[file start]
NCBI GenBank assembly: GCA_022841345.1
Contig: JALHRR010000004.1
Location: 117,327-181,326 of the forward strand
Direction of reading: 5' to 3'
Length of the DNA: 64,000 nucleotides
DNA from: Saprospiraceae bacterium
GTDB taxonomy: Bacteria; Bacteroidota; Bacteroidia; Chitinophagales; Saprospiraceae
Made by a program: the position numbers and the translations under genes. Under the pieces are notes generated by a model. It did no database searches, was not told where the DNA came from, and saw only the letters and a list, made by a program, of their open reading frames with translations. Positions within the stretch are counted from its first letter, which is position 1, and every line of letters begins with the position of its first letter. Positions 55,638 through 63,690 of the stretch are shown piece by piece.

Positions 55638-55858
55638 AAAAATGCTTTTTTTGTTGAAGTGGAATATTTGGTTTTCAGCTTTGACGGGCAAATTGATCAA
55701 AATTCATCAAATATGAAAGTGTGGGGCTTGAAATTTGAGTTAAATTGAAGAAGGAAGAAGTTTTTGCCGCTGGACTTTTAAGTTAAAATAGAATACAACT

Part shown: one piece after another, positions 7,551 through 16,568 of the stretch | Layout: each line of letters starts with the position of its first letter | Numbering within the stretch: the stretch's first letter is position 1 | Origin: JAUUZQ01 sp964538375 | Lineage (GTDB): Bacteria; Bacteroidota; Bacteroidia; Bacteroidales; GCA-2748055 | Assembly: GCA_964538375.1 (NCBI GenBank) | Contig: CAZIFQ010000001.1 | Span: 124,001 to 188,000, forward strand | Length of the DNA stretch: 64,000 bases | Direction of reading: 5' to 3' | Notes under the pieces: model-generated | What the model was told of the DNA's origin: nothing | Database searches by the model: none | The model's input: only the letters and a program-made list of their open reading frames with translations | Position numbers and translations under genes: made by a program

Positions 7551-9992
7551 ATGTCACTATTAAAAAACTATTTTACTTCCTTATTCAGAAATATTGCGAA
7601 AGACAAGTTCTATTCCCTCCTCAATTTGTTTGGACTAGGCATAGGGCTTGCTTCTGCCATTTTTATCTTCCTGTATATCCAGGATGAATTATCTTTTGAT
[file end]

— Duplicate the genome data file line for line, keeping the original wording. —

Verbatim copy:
NCBI GenBank assembly: GCA_022841345.1
Contig: JALHRR010000004.1
Location: 117,327-181,326 of the forward strand
Direction of reading: 5' to 3'
Length of the DNA: 64,000 nucleotides
DNA from: Saprospiraceae bacterium
GTDB taxonomy: Bacteria; Bacteroidota; Bacteroidia; Chitinophagales; Saprospiraceae
Made by a program: the position numbers and the translations under genes. Under the pieces are notes generated by a model. It did no database searches, was not told where the DNA came from, and saw only the letters and a list, made by a program, of their open reading frames with translations. Positions within the stretch are counted from its first letter, which is position 1, and every line of letters begins with the position of its first letter. Positions 55,638 through 63,690 of the stretch are shown piece by piece.

Positions 55638-55858
55638 AAAAATGCTTTTTTTGTTGAAGTGGAATATTTGGTTTTCAGCTTTGACGGGCAAATTGATCAA
55701 AATTCATCAAATATGAAAGTGTGGGGCTTGAAATTTGAGTTAAATTGAAGAAGGAAGAAGTTTTTGCCGCTGGACTTTTAAGTTAAAATAGAATACAACT

Part shown: one piece after another, positions 7,551 through 16,568 of the stretch | Layout: each line of letters starts with the position of its first letter | Numbering within the stretch: the stretch's first letter is position 1 | Origin: JAUUZQ01 sp964538375 | Lineage (GTDB): Bacteria; Bacteroidota; Bacteroidia; Bacteroidales; GCA-2748055 | Assembly: GCA_964538375.1 (NCBI GenBank) | Contig: CAZIFQ010000001.1 | Span: 124,001 to 188,000, forward strand | Length of the DNA stretch: 64,000 bases | Direction of reading: 5' to 3' | Notes under the pieces: model-generated | What the model was told of the DNA's origin: nothing | Database searches by the model: none | The model's input: only the letters and a program-made list of their open reading frames with translations | Position numbers and translations under genes: made by a program

Positions 7551-9992
7551 ATGTCACTATTAAAAAACTATTTTACTTCCTTATTCAGAAATATTGCGAA
7601 AGACAAGTTCTATTCCCTCCTCAATTTGTTTGGACTAGGCATAGGGCTTGCTTCTGCCATTTTTATCTTCCTGTATATCCAGGATGAATTATCTTTTGAT